Divarasib Yields Sustained Responses in Advanced KRAS G12C+ Solid Tumors

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Treatment with divarasib appears to produce a manageable safety profile of low-grade toxicities in patients with advanced or metastatic KRAS G12C–mutated solid tumors.

"The safety profile and encouraging single-agent antitumor activity of divarasib make it a promising clinical candidate both as a single agent and in combination with other anti-cancer therapies," according to the authors of a phase 1 study (NCT04449874) published in New England Journal of Medicine.

"The safety profile and encouraging single-agent antitumor activity of divarasib make it a promising clinical candidate both as a single agent and in combination with other anti-cancer therapies," according to the authors of a phase 1 study (NCT04449874) published in New England Journal of Medicine.

Divarasib monotherapy produced long-lasting anti-tumor clinical activity in patients with various types of advanced or metastatic KRAS G12C–mutated solid tumors, according to findings from a phase 1 study (NCT04449874) published in New England Journal of Medicine.

Investigators reported a confirmed response rate of 53.4% (95% CI, 39.9%-66.7%) in a cohort of 58 patients with non–small cell lung cancer (NSCLC). Additionally, 59% of patients had a partial response (PR), and 2% had a complete response (CR). Patients had a median time to response of 1.3 months (range, 1.2-8.3) and a median duration of response (DOR) of 14.0 months (95% CI, 8.3-not estimable [NE]). The median progression-free survival (PFS) in this cohort was 13.1 months (95% CI, 8.8-NE).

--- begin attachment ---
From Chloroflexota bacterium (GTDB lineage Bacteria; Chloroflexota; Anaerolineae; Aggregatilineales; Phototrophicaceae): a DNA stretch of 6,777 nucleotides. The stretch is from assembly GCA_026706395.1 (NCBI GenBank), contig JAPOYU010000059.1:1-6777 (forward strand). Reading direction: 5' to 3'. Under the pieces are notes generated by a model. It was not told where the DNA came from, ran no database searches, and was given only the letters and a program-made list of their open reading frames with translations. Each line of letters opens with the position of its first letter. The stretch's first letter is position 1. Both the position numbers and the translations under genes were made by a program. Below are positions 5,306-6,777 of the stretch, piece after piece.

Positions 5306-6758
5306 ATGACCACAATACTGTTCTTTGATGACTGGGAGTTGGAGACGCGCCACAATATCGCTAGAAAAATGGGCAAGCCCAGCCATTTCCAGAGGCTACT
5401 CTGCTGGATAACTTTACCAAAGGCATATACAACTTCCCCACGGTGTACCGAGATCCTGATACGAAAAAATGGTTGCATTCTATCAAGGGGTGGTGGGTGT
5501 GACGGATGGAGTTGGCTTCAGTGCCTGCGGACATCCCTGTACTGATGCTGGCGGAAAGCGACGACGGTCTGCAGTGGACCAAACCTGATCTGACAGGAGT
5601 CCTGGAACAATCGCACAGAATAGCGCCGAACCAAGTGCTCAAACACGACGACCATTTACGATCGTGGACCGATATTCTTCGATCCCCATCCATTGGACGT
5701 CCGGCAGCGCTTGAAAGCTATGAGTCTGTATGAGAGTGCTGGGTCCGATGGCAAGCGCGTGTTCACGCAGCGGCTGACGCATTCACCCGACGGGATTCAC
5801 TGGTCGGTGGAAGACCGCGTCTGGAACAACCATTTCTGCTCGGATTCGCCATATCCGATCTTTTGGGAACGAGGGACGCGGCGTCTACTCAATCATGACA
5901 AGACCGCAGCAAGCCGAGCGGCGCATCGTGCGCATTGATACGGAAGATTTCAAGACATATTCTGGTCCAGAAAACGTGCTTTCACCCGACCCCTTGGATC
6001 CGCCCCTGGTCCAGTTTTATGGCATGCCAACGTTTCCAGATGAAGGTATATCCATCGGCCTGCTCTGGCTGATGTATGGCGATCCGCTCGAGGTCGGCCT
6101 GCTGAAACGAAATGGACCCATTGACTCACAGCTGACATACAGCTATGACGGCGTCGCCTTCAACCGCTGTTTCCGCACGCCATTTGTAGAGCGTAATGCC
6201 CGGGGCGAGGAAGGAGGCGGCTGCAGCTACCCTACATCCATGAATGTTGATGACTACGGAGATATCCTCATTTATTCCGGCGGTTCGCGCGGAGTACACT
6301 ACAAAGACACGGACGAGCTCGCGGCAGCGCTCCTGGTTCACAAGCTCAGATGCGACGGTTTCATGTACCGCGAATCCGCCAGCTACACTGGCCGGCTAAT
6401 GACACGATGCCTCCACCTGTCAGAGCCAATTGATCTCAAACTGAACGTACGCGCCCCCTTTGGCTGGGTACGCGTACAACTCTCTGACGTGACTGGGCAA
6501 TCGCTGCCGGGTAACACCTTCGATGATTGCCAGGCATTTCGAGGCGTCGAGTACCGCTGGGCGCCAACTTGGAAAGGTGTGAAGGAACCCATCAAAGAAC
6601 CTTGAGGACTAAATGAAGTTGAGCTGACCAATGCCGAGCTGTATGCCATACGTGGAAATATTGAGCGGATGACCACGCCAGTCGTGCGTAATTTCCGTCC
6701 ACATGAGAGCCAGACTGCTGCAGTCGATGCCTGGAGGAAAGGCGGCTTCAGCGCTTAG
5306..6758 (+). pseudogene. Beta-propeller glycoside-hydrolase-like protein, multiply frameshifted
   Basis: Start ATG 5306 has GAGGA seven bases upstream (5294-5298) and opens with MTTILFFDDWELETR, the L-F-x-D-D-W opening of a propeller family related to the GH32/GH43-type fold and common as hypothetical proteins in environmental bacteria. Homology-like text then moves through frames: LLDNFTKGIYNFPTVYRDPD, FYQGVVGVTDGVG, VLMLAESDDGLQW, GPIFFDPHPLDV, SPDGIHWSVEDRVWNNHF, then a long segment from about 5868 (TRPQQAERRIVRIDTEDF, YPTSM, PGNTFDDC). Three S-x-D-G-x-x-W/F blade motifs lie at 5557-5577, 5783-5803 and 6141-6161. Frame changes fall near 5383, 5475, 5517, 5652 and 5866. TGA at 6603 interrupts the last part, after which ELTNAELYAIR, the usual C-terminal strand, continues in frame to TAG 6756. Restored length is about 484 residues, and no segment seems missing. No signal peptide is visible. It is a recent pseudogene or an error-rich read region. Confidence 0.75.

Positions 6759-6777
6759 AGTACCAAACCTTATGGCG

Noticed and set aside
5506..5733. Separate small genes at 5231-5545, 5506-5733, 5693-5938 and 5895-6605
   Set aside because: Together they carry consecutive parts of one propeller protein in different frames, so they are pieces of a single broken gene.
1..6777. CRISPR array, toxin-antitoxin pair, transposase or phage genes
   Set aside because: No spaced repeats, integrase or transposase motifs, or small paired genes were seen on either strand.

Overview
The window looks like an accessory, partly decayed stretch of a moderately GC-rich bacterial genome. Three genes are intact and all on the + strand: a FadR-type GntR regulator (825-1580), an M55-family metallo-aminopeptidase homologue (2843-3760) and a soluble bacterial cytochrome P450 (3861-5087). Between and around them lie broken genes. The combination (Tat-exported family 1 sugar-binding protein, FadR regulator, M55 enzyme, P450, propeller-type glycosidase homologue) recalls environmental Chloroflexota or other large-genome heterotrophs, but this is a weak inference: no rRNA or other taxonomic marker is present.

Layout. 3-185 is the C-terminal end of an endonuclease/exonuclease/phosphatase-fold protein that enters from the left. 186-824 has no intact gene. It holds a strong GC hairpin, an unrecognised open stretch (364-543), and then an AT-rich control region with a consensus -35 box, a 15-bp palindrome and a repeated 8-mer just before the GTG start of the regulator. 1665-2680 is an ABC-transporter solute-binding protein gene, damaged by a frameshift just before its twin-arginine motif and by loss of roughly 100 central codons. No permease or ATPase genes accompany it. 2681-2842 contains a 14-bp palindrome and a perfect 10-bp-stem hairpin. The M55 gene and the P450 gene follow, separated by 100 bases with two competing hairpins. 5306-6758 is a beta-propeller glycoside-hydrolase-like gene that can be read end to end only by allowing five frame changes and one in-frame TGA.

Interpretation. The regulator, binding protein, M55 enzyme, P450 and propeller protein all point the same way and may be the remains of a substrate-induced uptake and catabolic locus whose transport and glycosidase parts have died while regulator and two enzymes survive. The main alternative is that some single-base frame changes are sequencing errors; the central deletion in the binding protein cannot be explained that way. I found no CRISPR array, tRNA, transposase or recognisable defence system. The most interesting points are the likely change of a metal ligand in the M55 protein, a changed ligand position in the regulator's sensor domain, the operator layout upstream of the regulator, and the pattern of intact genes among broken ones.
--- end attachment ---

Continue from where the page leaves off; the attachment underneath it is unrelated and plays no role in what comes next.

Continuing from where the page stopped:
In a cohort of 55 patients with colorectal cancer (CRC), investigators observed a confirmed response in 29.1% (95% CI, 17.6%-42.9%). PRs were reported in 35% of patients, and CRs in 2%. Patients in this cohort had a median time to response of 2.2 months (range, 1.2-6.8) and a median DOR of 7.1 months (95% CI, 5.5-7.8). Additionally, the median PFS for patients with CRC was 5.6 months (95% CI, 4.1-8.2).

Among 22 patients with solid tumors outside of NSCLC and CRC, PRs occurred in 8, including 3 with pancreatic adenocarcinoma and 1 patient each with anal adenocarcinoma, cholangiocarcinoma, endometrial squamous-cell carcinoma, large-cell neuroendocrine carcinoma of the lung, and stomach adenocarcinoma. Investigators also observed stable disease in 11 patients, including 4 with pancreatic adenocarcinoma, 4 with cholangiocarcinoma, and 1 each with appendiceal adenocarcinoma, breast cancer, and duodenal adenocarcinoma.

“The safety profile and encouraging single-agent antitumor activity of divarasib make it a promising clinical candidate both as a single agent and in combination with other anti-cancer therapies,” the study authors stated. “Divarasib is being investigated in combination with other anti-cancer therapies, including atezolizumab [Tecentriq], cetuximab [Erbitux], bevacizumab [Avastin], erlotinib [Tarceva], GDC-1971, and inavolisib in this current, ongoing study.